From casual riders to show training, your horse will need proper care and grooming, especially if your horse lives in a stable as they don’t have the same chance to rub against trees or roll on the floor to clean themselves a little (though even horses that do have the chance should still have some grooming).
You might ask, ‘What’s the importance of grooming a horse?’ There are many benefits for your horse, such as helping blood circulation, improving the horse’s mood, improving skin and coat health, and giving you a chance to find any wounds which need to be treated. It also encourages bonding and gets you both used to each other’s presence.
However, it can be tricky to know how to groom a horse properly if you’re a beginner. There are so many different tools and horse grooming brushes; then you need to know how to use them all and where to begin, so this will all be about grooming a horse step by step. To start with, you’ll want to make sure you have the following horse grooming supplies:
- Hoof Pick
- Curry Brush
- Dandy Brush
- Soft Brush
- Wide Tooth Comb
- Fly Spray
How often should you be grooming your horse?
If they live outside in a herd environment, there’s a lot more grooming they can do themselves. Horses who live outside have trees and fences to brush against, can role on the ground, and receive mutual grooming from other horses. If this is the case for your horse, you might only need to look at where the tack will sit on the horse to ensure it’s comfortable.
If your horse is stabled, on the other hand, it may need more involvement. For many, once a week or before a ride is an excellent target to aim for. Grooming before a ride can help relax the horse beforehand and after to clear any dirt that may have been picked up. It is important to make sure your stabled horse is groomed on a more regular basis.
Before you Begin
Make sure your horse is secured. Your horse may be trained to stand still, but many will still feel the need to shift their feet and move a small amount and securing your horse will ensure they’re kept in place. Tie the lead rope above the height of the horse’s withers (shoulder blades) and use a quick-release knot to secure him to a post, or, if you have someone nearby who can help, ask them to hold the rope. You may want to use a quick-release knot in case your horse gets spooked and pulls backwards.
Use a Hoof Pick to clear dirt
A Hoof Pick is a hooked tool with a handle used to remove dirt and debris packed into the sole of the hoof. Stand next to your horse facing the opposite direction, run your hand closest to the horse down the front of its leg until you’re cupping the hoof. While doing this, slowly lean in till the horse shifts its weight. This should cause them to pick up their foot. Make sure you keep the hoof securely in your hand.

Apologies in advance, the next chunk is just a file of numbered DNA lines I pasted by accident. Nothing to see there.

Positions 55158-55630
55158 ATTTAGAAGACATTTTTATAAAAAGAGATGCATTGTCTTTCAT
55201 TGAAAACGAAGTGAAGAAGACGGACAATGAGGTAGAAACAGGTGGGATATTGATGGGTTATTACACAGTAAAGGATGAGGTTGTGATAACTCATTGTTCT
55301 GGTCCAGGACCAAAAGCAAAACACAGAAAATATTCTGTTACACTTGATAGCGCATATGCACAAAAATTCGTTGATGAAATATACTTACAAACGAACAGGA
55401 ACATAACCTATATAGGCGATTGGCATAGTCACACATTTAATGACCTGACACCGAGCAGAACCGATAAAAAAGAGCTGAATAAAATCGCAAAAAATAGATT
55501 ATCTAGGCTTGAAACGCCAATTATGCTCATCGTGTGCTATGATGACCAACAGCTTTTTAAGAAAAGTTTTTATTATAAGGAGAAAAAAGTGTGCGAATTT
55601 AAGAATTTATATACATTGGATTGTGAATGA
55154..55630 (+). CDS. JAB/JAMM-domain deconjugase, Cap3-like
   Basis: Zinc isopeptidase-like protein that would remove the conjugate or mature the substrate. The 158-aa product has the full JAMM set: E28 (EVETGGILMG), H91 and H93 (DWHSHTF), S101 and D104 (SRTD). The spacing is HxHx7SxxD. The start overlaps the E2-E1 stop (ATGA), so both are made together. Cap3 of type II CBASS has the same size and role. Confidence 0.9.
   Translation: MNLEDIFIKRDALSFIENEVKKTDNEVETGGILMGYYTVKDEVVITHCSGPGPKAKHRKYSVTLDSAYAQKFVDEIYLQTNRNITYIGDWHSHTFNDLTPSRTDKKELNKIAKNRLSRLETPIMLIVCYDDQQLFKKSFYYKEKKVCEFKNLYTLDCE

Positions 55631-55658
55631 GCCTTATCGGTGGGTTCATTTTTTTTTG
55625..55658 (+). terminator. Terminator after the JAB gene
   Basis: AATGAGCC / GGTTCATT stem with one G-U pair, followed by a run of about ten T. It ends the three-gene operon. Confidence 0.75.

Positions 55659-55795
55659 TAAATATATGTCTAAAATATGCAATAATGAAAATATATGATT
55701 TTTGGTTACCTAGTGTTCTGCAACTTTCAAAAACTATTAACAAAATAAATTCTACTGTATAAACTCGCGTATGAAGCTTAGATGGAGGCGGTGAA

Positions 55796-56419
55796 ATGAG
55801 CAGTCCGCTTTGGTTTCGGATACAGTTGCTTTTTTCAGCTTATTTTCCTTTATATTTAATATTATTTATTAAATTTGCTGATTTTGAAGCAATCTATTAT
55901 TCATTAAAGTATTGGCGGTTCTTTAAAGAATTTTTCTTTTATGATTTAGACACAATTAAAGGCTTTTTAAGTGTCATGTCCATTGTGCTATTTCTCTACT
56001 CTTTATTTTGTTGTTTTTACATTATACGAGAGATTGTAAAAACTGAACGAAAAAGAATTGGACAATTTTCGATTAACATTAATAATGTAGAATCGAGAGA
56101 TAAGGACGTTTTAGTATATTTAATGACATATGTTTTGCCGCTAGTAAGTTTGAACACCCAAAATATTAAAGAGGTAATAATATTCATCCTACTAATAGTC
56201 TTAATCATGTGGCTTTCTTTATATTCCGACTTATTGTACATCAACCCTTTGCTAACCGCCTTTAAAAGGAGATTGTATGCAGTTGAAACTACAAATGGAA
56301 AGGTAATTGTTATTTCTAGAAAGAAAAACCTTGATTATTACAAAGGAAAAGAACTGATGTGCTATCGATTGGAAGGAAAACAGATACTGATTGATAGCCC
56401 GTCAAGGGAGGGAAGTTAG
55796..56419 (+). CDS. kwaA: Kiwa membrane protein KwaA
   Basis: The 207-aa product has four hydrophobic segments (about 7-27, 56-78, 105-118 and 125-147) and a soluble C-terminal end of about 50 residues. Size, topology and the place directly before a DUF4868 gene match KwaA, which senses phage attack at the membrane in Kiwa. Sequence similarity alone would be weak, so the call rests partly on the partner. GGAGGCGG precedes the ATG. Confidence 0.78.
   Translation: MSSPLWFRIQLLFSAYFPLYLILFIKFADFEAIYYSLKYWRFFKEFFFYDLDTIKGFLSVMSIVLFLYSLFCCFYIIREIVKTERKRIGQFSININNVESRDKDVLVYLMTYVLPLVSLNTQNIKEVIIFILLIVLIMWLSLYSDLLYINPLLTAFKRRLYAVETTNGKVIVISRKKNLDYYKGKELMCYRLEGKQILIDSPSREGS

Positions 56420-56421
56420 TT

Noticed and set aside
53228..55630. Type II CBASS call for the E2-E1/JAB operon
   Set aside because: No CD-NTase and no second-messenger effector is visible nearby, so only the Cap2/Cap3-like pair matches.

Using the hoof pick, you’ll want to start at the foot’s heel and pick towards the toe. Clean the grooves on both sides of the V-shaped part of the hoof (known as the frog). Make sure you do not pick the frog or dig deep into the grooves.
Loosen Dirt and Hair with a Curry Comb
A Curry Comb is a short-toothed horse grooming comb made with rubber or plastic. Work from the ear to tail and the horse’s coat in circular motions avoiding the head, mane, tail, and lower legs.
Be extremely careful working over bony areas. Make sure to move the comb over the coat in small circular motions in the opposite direction to the hair growth, be sure not to apply too much pressure but be firm enough to lift any dirt from the coat. You should start to see grains of dirt that have begun to lift from the horse’s skin.
Remove dirt with a Dandy Brush
A stiff brush is also known as an awesome brush. It has hard stiff bristles to remove anything brought up by the curry comb.
Do not use this brush on your horse’s head, mane, tail, or lower legs. Work your way down the body, starting at the neck, using short flicking motions to flick off the debris.
Finish off with a Soft Brush
The soft brush is also referred to as a body brush and can be used all over the horse. It has soft bristles to gently remove any remaining dirt and grease; they are often made with natural fibres such as horse or goat hair or soft synthetic fibres. This helps a shiny feel and is suitable for brushing out the mane and tail.
Use this brush in long smooth strokes starting at the head and working your way along the body and down the legs. You can also use a soft brush (or use a more petite face brush) on the bridge of the nose and the cheeks but be sure to avoid the end of the nose and eyes as these are more sensitive areas.
Clean your Horses Face
Gently wipe your horses’ eyes and clean out the nose with a damp sponge or cloth. Using a different sponge or cloth, gently clean the dock area below the tail.
Brush the Mane and Tail
Before you start, make sure you’re standing to the side of your horse, as this is a safer position to move away if the horse kicks. Start by using your fingers to detangle the tougher part, then get a wide-tooth comb. Work on small sections and hold the top of the section in your hand to make sure you don’t tug.
Finish off with a fly spray
This is especially important in summer as flies can be irritating for horses. A fly spray will also help prevent bites or infections. Take your fly spray and, making sure to avoid the face, spray it over your horse.
Now get out there and give your horse the best grooming ever! If you found this post helpful, make sure you bookmark it in your browser so you can come back to it!